"Well, I'll take it one step earlier, when we got into the rehearsal room, 'cause it all started there. The first song we played was Vasoline. When we fell back in and played with Eric Kretz, it really did feel like we had climbed into our nice warm bed. It really did, it was like 'Oh, boy, well, I'm very familiar with this.'"

The new record is so strong. Do you feel surprised in a way that you could all come back and be so unified?

"I know one thing: we're our own worst critics. We demand the most from ourselves and one another. This record had to reach a certain level till we would even release it

"Let me tell you a little story. This is how I know my job is done: I go back home, I go back to South Jersey to the little town I grew up in. I have the luxury of renting a real nice car with a real nice stereo in it. I go pick up my friends like we used to do when we were teens, but instead of blaring Zeppelin and Yes records, I'm playing my new record. And when I feel that excitement, with the same people, in the same town on the same streets…I know I did something right, man."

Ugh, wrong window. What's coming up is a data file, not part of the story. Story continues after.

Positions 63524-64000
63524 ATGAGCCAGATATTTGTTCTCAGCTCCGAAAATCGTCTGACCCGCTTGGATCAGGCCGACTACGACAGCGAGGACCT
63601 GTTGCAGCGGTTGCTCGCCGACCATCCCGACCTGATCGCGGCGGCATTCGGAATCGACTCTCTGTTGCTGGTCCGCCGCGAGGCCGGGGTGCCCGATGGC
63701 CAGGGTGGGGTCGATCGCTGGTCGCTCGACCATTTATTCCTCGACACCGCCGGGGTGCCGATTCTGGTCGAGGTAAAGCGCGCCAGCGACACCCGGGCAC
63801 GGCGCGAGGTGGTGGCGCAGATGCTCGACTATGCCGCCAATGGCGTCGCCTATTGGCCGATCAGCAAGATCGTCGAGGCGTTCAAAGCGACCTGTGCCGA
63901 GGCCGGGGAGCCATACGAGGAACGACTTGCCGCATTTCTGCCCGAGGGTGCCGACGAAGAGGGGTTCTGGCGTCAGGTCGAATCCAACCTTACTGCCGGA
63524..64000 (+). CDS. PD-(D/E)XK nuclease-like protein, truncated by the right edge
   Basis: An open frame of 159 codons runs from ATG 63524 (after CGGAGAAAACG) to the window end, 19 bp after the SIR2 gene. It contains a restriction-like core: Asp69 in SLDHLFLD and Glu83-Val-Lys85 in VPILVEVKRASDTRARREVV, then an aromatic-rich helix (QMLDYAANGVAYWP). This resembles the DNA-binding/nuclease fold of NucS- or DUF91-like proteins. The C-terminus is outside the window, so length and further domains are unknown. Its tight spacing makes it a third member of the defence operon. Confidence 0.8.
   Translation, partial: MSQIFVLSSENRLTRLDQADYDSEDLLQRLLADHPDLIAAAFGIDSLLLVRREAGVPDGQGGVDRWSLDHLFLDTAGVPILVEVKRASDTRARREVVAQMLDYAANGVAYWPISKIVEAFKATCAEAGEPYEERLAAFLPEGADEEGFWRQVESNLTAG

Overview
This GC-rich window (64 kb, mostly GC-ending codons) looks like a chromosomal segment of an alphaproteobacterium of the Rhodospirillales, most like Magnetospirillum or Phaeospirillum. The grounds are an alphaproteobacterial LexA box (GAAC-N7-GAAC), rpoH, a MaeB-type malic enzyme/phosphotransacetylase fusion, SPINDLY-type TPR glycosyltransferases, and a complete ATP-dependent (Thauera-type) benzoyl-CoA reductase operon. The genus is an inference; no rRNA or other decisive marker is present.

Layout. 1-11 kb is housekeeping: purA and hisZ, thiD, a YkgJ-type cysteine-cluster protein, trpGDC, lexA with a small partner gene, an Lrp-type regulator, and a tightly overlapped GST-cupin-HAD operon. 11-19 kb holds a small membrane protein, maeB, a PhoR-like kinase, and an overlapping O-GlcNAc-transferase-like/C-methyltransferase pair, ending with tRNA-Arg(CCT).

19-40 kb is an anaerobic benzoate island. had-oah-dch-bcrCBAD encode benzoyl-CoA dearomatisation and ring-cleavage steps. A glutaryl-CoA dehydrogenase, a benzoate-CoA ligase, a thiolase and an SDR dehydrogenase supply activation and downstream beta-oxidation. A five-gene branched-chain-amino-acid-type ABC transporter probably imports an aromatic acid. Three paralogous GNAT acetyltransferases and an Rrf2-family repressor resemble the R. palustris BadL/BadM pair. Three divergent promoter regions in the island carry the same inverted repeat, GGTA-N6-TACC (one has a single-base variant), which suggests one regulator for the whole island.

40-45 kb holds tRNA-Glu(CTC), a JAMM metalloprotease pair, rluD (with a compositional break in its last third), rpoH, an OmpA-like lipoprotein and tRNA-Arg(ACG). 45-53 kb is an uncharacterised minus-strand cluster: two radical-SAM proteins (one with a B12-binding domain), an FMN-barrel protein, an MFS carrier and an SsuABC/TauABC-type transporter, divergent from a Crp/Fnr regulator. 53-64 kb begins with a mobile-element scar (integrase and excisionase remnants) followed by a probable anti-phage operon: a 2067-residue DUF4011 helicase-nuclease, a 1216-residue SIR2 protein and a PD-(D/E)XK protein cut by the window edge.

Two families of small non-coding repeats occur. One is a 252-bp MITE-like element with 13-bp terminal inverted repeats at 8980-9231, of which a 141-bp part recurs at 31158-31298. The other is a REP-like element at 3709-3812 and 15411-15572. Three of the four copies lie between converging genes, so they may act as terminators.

Joe Bosso

Joe is a freelance journalist who has, over the past few decades, interviewed hundreds of guitarists for Guitar WorldGuitar PlayerMusicRadar and Classic Rock. He is also a former editor of Guitar World, contributing writer for Guitar Aficionado and VP of A&R for Island Records. He’s an enthusiastic guitarist, but he’s nowhere near the likes of the people he interviews. Surprisingly, his skills are more suited to the drums. If you need a drummer for your Beatles tribute band, look him up.